Missing in action

Instead of marveling at how much mail we generated with our whitemail experiment, I am struck by how modest the volume is. I’m particularly curious about the four organizations (of 12 original donations) who made only one or two contacts.

Starting up is hard to do

From the small medical research charity I received two responses a month after I mailed the cheque (not bad, given the time of year and the geography.) One envelope contained a receipt; the other a holiday greeting card. Nothing since.

The reasons are easy to imagine.  The organization is a start-up, has no dedicated fundraising staff, is outsourcing receipting, data and donor service to a partner hospital, and is dependent on large grants and institutional funders.

Its staff have staged some public awareness and fund-raising events in its geographic catchment area (not where I live).  But to date, it appears, it isn’t yet strategic or perhaps possible for them to try to renew modest random gifts, or create the beginnings of an annual fund program.

Maybe you can’t buy culture for a $100

One gift went by mail on November 18 to one of Canada’s iconic performing arts organizations. On November 28 I had a reply by mail. Impressive.

Inside was a receipt and a very warm letter – three “thank you” messages in letter itself, and a handwritten signed PS thanking us for our support. Impressive. 

The letter thanked me for my gift to a particular endowment fund. I had made no designation in the gift, so I assume its formal gift policies were followed, which was fine with me. The letter also told me briefly how the fund is used. All very well done, as I would have expected.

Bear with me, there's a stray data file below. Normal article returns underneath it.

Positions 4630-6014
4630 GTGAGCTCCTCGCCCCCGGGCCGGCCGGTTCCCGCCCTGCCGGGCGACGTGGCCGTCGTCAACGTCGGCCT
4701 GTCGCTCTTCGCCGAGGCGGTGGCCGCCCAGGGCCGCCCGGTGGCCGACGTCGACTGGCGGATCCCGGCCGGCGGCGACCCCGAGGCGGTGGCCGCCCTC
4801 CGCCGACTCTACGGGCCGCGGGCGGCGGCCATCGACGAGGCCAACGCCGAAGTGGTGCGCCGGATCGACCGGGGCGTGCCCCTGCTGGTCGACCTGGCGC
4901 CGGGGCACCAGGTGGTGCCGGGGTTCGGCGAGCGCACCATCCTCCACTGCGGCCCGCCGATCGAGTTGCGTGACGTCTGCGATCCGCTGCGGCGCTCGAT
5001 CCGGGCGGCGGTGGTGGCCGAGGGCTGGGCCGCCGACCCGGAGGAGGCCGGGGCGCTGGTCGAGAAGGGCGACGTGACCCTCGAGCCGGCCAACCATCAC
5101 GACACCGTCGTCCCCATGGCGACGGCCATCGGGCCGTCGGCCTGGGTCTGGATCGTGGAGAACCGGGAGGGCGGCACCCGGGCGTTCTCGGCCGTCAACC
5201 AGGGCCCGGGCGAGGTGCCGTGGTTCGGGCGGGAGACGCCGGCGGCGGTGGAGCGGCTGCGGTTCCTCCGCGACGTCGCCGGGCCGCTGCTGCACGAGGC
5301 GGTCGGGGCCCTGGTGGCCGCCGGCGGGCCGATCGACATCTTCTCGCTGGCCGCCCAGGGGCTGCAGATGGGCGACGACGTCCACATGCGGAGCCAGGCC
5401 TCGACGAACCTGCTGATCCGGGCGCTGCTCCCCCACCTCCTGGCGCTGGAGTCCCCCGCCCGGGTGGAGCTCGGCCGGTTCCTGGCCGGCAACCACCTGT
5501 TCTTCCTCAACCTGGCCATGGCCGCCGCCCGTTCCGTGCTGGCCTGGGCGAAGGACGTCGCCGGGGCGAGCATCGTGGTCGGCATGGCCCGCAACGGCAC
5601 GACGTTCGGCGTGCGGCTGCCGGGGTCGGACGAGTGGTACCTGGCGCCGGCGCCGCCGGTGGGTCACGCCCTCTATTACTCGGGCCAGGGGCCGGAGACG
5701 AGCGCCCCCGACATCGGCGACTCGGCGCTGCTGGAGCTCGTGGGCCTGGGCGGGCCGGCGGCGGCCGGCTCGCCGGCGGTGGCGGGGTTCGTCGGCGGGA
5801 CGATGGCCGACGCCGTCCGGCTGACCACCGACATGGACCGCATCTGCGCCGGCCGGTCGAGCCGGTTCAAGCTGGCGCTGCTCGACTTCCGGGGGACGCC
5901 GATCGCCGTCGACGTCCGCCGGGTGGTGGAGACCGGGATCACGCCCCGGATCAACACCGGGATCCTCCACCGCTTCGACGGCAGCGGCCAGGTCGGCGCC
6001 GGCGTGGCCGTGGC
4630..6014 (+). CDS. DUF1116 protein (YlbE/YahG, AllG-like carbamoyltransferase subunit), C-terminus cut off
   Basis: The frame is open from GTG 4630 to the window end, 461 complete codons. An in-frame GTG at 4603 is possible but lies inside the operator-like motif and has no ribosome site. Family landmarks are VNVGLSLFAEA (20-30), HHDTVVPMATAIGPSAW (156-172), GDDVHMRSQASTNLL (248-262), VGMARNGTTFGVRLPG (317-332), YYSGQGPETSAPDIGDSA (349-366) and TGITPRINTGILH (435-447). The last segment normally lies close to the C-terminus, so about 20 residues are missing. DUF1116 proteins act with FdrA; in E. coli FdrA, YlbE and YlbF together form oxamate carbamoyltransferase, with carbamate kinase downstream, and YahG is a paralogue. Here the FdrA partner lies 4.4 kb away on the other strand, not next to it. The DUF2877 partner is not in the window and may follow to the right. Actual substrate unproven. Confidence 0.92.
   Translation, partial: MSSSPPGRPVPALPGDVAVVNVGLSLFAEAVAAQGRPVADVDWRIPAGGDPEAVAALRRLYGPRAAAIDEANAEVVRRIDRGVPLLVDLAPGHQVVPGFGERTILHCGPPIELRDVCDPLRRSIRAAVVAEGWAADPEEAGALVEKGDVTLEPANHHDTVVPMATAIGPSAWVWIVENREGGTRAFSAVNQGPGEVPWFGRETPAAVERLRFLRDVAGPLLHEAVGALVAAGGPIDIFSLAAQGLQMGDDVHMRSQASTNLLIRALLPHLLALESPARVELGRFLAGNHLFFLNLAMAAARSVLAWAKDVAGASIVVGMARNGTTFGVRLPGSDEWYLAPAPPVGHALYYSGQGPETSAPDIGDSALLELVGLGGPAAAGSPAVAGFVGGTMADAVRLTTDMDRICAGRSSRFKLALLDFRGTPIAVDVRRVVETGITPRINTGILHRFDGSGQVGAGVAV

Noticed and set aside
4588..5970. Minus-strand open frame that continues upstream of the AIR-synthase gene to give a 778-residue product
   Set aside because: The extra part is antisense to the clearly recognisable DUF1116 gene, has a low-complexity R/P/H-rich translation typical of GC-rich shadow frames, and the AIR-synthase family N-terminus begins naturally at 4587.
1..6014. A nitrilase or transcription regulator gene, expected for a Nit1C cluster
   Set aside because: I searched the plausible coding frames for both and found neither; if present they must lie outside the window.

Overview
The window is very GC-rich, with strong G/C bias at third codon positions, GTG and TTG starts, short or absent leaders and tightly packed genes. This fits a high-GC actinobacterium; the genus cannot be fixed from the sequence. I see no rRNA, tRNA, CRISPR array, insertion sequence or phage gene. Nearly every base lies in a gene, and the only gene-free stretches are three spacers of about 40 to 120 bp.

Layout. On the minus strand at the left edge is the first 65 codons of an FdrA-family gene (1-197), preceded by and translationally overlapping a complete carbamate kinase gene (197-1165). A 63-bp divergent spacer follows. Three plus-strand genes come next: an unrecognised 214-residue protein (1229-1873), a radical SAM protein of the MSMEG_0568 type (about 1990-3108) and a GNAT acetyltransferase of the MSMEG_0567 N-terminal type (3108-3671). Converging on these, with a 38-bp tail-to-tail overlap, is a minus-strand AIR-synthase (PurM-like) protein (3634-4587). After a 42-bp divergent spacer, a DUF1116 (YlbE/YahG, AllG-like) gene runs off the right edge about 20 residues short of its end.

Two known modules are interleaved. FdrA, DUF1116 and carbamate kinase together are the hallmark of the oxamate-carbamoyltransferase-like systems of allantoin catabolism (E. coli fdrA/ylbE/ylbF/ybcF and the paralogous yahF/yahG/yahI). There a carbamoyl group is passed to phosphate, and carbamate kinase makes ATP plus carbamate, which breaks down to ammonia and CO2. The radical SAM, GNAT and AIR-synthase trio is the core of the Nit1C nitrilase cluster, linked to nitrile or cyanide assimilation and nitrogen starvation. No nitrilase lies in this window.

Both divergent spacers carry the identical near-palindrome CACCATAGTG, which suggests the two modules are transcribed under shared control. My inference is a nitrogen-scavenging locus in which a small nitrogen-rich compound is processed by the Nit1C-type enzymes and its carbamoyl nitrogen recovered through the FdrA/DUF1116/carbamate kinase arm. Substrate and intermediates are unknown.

Yet I had not a single contact in the following 18 months. There has been no newsletter, no further appeals at the start of the performance season or on the anniversary of the gift – nada. 

I’m tempted to think that the gift wasn’t large enough to warrant follow up. Or maybe it’s just a glitch. Silence is hard to interpret.

Systems don’t always work

The sole communication I received from “Social service-children – national/local chapter” also stood out. On February 28, more than three months after the gift, I received a receipt. One more day and they would have been in violation of Canadian law governing such receipts.

The receipt came with no letter, no newsletter or report or any acknowledgment or personalization. On the receipt, my name was correct but my wife’s name was wrong; not even close.

The national organization would be appalled. But I felt sorry for this chapter and its staff. The appearance of an entirely wrong name in the receipt suggests a problem with their system, data or staffing that will bring them pain.  I wish them well.

Some results are simply inexplicable

The “social-service-broad mandate-national” organization remains a mystery. My on-line gift generated two instant e-mails, one saying a “thanks” and one delivering a receipt.

I received no other emails from this charity.

Seventeen months later (April 15, 2015) I received a nice fat envelope inviting me to be part of the “annual campaign.” The letter was well written, and included a celebrity endorser, but did not reflect that it had been a long time since I had given. The prime request was to become a monthly donor. The appeal was augmented by address and decorative letter stickers imprinted with my name, some blank decorative envelopes and a blank birthday card I could use for someone. 

Maybe I will hear more in the days ahead. But after a 17-month gap, I don’t even have a theory, and can’t discern the strategy at work.

These are the outliers on the low-response side.

 

Next: Welcoming a new donor